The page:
Former New York Times executive editor to speak at the Bob Graham Center
GAINESVILLE, Fla. — Howell Raines, former executive editor of The New York Times, will bring his years of experience in political journalism to the Bob Graham Center for Public Service at 6 p.m. Monday (Feb. 25) at the University of Florida’s Pugh Hall.
The event is free and open to the public and will be streamed live at www.bobgrahamcenter.ufl.edu. The program is being sponsored by The Hugh Cunningham Professorship in Journalism Excellence and the College of Journalism and Communications.
Mike Foley, a master lecturer in journalism at UF, will interview Raines, a Pulitzer Prize-winning writer, about a variety of topics including the past, present and future state of journalism, his experience of stepping into the lead position at the Times five days before the Sept. 11 attacks, the current political landscape, the Jayson Blair experience and his own writings.
Raines’ affiliation with The New York Times began in 1978 when he joined as a national correspondent based in Atlanta. He held a variety of positions within the publication over the years including serving as the White House correspondent, deputy Washington editor and the London bureau chief. In 1993 he became the paper’s editorial page editor, a position he held for eight years. The aggressive style of his editorials, especially those criticizing President Clinton, drew widespread notice because it differed from the measured tone for which Times editorials had always been known.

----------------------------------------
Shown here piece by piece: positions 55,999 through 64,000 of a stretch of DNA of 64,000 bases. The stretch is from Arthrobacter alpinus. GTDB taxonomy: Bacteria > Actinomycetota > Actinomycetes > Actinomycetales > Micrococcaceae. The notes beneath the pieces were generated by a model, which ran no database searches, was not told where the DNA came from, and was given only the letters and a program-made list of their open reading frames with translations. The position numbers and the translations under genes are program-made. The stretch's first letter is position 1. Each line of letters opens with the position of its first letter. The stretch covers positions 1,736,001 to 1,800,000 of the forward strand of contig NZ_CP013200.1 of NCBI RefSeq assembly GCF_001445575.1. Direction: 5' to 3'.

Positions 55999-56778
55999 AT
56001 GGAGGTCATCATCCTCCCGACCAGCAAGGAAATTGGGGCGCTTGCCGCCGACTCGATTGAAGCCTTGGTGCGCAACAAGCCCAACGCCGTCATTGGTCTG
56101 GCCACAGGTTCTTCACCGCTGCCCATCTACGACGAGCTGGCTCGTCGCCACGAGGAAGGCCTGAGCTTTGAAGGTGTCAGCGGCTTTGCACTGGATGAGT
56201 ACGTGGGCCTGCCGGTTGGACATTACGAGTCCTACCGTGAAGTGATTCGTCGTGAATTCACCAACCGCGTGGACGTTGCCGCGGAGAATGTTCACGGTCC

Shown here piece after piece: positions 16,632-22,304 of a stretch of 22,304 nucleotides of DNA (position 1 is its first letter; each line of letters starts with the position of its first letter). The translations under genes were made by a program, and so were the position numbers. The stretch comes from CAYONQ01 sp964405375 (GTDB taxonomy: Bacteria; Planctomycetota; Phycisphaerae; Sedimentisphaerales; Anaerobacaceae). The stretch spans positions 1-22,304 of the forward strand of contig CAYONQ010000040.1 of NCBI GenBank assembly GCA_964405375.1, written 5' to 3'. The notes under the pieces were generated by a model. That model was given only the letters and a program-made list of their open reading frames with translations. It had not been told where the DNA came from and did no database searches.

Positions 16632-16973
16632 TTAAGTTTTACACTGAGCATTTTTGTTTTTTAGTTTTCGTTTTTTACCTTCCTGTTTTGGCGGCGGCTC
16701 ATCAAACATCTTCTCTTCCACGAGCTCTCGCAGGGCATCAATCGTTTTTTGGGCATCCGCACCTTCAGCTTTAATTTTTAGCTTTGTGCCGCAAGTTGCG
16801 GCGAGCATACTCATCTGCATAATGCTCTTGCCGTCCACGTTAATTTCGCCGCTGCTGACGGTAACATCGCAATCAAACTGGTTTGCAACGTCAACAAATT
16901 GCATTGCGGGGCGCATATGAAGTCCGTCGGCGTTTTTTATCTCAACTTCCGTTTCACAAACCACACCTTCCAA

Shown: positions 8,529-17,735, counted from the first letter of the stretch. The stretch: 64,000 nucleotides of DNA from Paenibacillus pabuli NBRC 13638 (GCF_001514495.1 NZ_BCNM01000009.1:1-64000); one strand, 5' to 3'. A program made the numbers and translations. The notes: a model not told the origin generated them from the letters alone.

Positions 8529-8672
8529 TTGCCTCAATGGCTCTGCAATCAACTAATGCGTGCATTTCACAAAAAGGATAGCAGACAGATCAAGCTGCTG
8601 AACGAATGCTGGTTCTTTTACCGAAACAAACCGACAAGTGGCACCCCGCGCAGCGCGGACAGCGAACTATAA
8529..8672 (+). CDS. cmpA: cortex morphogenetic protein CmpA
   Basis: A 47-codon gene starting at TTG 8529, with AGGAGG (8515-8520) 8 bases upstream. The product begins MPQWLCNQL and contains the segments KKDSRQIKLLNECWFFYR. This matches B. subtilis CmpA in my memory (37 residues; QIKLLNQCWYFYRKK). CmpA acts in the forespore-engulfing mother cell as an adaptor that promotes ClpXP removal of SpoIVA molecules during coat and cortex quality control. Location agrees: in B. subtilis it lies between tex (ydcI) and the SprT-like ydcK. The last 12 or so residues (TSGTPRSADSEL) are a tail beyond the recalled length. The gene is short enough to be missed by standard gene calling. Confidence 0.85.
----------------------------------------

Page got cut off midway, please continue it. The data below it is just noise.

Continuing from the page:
Raines was appointed executive editor of The Times in September 2001, serving until May 2003, when controversy stemming from the Jayson Blair scandal led to his dismissal. A Times’ internal investigation revealed that 36 of the 73 national stories Blair filed with the paper over a six-month period were marred by faked bylines or evidence of plagiarism.
Raines reviewed his tenure as executive editor in an extended, 21,000-word piece published in the Atlantic Monthly in May 2004. He revisited the controversy in his 2006 book, “The One That Got Away,” which combines fishing stories and descriptions of his career as a journalist, with particular attention to the events preceding the Jayson Blair scandal and his own subsequent dismissal.